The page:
Philadelphia’s rate of children in poverty has increased since the Great Recession, despite the city rebounding economically, according to a new report from Public Citizens for Children and Youth.
In 2008, roughly 30 percent of children in Philadelphia were living in poverty.
By 2014, that rate stood closer to 40 percent.
With more than 130,000 children living in poverty, Philadelphia has one of the highest rates of youth in poverty among the country’s biggest cities.
“There’s kind of an American tragedy that’s happening right in front of us, but it’s hard to see,” said Donna Cooper, executive director of PCCY.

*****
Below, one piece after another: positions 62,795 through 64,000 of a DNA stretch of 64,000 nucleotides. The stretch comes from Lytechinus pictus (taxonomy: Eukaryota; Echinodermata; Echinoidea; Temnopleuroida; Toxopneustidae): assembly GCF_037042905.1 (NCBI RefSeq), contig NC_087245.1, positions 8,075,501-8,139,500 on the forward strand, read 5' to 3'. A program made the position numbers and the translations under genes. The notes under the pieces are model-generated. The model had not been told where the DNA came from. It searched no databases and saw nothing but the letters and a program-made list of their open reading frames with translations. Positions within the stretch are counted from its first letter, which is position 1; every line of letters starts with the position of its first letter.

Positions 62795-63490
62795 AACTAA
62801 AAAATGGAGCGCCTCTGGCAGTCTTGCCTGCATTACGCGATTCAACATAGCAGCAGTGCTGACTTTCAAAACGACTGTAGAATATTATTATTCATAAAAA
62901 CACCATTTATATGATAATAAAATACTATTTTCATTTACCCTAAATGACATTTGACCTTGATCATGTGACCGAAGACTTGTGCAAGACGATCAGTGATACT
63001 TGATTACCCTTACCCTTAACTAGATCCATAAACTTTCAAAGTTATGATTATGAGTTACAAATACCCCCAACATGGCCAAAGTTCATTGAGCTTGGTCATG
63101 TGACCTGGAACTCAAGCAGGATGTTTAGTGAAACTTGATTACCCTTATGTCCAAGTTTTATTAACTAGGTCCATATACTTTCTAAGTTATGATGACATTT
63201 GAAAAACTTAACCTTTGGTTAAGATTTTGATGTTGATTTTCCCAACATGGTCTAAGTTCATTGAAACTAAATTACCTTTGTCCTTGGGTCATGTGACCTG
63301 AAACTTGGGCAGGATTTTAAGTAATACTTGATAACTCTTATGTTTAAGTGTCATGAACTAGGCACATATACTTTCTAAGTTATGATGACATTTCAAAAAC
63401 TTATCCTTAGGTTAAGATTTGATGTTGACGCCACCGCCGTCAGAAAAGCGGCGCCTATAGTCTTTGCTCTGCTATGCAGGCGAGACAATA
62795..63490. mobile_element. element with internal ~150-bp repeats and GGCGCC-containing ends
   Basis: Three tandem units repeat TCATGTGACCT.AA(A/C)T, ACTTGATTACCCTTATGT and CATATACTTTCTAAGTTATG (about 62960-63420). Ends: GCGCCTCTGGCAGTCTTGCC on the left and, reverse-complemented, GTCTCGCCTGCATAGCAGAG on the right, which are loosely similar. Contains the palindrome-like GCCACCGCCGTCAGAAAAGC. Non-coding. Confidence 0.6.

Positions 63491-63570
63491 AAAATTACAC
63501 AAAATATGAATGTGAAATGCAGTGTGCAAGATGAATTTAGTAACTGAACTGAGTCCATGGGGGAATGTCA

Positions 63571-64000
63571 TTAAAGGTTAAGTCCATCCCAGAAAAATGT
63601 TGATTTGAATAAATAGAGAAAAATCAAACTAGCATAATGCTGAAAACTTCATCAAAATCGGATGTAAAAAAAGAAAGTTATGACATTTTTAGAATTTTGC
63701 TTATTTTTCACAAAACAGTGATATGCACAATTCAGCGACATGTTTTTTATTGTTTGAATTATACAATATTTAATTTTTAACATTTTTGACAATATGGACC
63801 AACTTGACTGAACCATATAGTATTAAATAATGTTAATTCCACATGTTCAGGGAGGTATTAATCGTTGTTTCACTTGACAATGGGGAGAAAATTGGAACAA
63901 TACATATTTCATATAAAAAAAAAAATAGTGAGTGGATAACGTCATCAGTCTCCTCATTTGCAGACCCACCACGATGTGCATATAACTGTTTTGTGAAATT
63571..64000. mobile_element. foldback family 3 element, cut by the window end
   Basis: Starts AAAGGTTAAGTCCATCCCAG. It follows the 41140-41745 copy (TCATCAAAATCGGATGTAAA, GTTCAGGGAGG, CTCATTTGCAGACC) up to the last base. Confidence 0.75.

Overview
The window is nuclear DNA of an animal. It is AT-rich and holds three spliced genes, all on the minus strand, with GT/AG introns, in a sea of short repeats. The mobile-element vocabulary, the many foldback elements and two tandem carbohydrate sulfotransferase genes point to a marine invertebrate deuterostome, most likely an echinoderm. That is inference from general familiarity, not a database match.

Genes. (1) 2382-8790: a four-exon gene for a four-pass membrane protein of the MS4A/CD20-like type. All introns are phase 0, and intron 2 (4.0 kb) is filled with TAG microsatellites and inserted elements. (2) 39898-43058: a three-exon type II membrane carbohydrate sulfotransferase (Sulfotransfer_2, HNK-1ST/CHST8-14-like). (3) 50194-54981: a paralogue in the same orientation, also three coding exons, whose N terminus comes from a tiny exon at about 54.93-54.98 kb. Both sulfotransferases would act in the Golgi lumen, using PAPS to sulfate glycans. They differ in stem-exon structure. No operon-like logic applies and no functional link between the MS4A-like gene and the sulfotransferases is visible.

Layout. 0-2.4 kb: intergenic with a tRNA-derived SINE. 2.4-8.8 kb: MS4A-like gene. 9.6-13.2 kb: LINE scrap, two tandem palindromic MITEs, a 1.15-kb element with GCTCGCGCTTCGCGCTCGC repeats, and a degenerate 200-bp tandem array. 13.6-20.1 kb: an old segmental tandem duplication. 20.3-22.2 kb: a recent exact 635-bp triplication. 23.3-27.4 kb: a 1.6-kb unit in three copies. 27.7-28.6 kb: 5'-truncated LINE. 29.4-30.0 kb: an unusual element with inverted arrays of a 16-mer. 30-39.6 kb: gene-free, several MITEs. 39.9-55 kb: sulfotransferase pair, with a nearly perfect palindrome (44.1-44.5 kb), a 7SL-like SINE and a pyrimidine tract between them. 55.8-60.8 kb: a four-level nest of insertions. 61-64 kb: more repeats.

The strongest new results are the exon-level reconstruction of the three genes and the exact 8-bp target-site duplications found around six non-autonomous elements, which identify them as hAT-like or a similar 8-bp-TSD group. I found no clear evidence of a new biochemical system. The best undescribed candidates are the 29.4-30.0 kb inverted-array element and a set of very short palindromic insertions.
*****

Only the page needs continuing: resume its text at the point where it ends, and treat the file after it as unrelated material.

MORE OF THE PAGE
Cooper and other advocates contend the only way to turn around this trend is through meaningful policy change.
“Not for one year, three years or five years, but for the next two, three decades, because that’s how long it’s going to take to ensure that we see that poverty rate moving in the right direction,” said Mark Zandi, chief economist at Moody’s Analytics.
“Left Out: The Status of Children in Philadelphia” recommends raising the minimum wage to at least $12 an hour and finding better ways to connect families to federal and state benefits, such as increasing earned income tax credits and food stamps.
The report also looked at health and education.